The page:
Canadian archbishop’s sermon fuels anger over residential schools

residential schools anger

Archbishop Richard Gagnon has sparked anger by implying that the church is being persecuted amid widespread attention to gravesite discoveries at residential schools.

Gagnon, the president of the Canadian Conference of Catholic Bishops, and the archbishop of Winnipeg, delivered a homily on Sunday.

The sermon has triggered an intense backlash from many quarters.

In his address, he said that residential schools are “a big thing right now in Canada. I know that we Catholics, we’re troubled, we’re hurt by this a lot in our hearts.”

He said that in his role he is getting “bombarded a lot,” and that in dealing with the media, he’s noticing “a lot of blame, a lot of accusations, a lot of exaggerations, a lot of false ideas.”

“And so I say in my heart,” he said. “You know something? There’s a persecution happening here. There’s a persecution happening here.”

The archbishop’s comments drew ire from Indigenous communities.

“It’s very hard for me to articulate how outraged, disappointed, angry I am. To hear anybody in his position, given what’s happened, talk about feeling that the church in any way is being persecuted,” said Maurice Switzer, a citizen of the Mississaugas of Alderville First Nation. He serves on the Indigenous Reconciliation Advisory Group of the Ontario Human Rights Commission.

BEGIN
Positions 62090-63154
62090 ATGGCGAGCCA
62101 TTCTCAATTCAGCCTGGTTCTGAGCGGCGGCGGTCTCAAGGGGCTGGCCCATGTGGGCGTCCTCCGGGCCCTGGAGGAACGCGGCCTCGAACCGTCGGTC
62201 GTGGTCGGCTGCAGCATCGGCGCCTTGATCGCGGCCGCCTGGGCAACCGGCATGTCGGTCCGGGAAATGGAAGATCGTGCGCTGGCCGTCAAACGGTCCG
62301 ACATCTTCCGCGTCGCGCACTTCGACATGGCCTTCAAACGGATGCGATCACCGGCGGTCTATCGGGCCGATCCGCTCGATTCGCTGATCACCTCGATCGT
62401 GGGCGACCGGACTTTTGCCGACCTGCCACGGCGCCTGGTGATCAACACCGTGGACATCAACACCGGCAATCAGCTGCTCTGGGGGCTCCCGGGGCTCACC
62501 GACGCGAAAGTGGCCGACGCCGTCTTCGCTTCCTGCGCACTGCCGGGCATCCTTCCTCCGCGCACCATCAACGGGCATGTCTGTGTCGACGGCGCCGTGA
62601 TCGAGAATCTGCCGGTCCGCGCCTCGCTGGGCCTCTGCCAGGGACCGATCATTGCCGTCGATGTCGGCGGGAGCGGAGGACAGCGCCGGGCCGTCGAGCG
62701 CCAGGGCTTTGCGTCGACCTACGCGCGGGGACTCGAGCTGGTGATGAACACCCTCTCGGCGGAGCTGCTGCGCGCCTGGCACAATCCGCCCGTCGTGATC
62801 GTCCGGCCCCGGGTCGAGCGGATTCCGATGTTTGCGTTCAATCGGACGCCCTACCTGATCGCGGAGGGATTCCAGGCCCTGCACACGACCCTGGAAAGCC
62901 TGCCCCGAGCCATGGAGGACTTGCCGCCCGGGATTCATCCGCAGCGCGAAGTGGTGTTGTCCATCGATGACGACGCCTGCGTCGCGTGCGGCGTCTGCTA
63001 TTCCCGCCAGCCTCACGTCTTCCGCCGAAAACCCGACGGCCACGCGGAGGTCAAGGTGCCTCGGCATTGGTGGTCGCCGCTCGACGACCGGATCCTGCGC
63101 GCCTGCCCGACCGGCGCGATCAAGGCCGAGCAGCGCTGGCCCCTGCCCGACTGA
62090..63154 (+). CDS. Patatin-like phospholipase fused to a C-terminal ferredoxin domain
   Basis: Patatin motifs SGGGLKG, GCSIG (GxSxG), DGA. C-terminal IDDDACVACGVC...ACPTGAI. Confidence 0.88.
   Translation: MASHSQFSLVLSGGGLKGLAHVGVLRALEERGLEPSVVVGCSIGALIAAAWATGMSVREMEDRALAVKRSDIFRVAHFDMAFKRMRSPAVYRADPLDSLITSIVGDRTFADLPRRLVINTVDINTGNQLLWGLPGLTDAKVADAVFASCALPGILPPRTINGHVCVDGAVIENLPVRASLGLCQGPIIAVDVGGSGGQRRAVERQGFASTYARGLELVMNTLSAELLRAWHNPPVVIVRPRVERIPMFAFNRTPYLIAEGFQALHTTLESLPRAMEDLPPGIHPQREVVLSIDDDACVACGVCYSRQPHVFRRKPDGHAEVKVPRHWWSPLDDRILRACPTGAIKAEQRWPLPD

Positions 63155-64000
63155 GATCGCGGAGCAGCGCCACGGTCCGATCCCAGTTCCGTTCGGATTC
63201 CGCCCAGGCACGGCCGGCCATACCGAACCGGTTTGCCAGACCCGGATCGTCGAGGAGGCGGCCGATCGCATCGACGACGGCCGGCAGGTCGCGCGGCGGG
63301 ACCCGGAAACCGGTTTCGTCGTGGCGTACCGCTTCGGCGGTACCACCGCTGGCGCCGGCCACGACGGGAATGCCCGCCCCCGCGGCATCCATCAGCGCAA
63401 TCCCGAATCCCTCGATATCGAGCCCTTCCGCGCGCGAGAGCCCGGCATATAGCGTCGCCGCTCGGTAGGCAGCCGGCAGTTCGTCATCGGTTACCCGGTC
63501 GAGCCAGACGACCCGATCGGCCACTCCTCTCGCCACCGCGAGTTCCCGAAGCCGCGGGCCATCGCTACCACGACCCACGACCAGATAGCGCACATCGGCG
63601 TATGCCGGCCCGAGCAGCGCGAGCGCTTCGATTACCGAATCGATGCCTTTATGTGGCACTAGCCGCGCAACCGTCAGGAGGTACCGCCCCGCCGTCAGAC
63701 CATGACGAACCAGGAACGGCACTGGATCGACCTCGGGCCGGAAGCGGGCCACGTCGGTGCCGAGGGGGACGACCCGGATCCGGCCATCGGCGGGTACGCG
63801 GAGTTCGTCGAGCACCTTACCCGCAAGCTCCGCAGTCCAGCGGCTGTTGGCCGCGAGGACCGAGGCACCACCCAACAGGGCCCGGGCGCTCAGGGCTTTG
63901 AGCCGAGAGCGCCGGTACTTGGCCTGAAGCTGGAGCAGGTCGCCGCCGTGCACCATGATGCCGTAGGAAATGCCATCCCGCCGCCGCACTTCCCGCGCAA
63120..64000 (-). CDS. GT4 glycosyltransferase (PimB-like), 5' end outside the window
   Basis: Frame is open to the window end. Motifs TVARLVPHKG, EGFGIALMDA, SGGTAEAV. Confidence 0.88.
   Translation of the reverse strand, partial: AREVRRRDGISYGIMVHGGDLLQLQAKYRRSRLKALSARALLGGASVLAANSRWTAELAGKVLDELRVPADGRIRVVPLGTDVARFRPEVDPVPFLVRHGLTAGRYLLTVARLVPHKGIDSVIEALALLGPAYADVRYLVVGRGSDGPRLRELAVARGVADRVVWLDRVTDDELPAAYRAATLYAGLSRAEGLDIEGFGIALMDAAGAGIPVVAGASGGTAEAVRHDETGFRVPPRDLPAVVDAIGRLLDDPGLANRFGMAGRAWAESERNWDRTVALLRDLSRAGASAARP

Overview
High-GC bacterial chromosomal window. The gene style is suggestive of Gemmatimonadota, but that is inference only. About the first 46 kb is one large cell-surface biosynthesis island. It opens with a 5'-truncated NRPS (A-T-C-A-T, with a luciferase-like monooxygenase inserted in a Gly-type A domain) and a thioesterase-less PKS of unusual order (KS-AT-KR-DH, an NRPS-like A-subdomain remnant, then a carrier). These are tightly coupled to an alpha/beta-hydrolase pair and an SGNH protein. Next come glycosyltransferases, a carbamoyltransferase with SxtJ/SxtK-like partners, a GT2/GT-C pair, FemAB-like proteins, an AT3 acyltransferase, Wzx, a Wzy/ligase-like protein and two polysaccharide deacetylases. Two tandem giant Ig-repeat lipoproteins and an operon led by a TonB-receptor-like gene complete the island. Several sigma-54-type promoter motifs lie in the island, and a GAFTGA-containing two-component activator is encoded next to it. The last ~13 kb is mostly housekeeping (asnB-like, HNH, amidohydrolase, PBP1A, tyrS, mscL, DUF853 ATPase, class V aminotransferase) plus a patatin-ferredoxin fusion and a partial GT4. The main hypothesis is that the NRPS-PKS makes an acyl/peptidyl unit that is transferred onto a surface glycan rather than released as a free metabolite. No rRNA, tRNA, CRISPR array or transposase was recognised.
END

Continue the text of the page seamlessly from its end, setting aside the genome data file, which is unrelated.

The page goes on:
“To me, this just speaks to systemic racism at the highest levels of our society – that anybody, in the wake of what’s being found out, would in any way suggest that they are a victim, given what’s transpired.”

Many in the Catholic community have also been dismayed. George Valin, a retired Ontario Superior Court judge, is one of them.

“Extremely disappointed. Sad. Offended. Embarrassed,” he said, of his reaction to the archbishop’s homily.

From the 1870s to 1996, more than 150,000 First Nations, Métis and Inuit children were forcibly removed from their families. They were placed in a system designed to strip them of their language and culture.

The National Centre for Truth and Reconciliation has documented 4,117 children’s deaths at the schools. It estimates there were thousands more.

Recent announcements about radar detection of more than 1,000 unmarked graves at or near former residential school sites have triggered grief and outrage across the country.

The Catholic Church ran about 60 per cent of the schools.

Some bishops at the local level have apologized, as have the heads of some religious orders. Unlike the Anglican, United and Presbyterian churches, however, the Catholic Church’s leader, the Pope, has still not issued a formal, public apology.

Pope Francis has agreed to meet in December with Indigenous survivors of Canada’s notorious residential schools.

The Canadian Conference of Catholic Bishops said Francis had invited the delegations to the Vatican and would meet separately with three groups — First Nations, Métis and Inuit.

The Canadian bishops said they hoped the meetings would “lead to a shared future of peace and harmony between Indigenous peoples and the Catholic Church in Canada.”


The Globe and Mail

Indian Country Today


Additional reading

News category: World.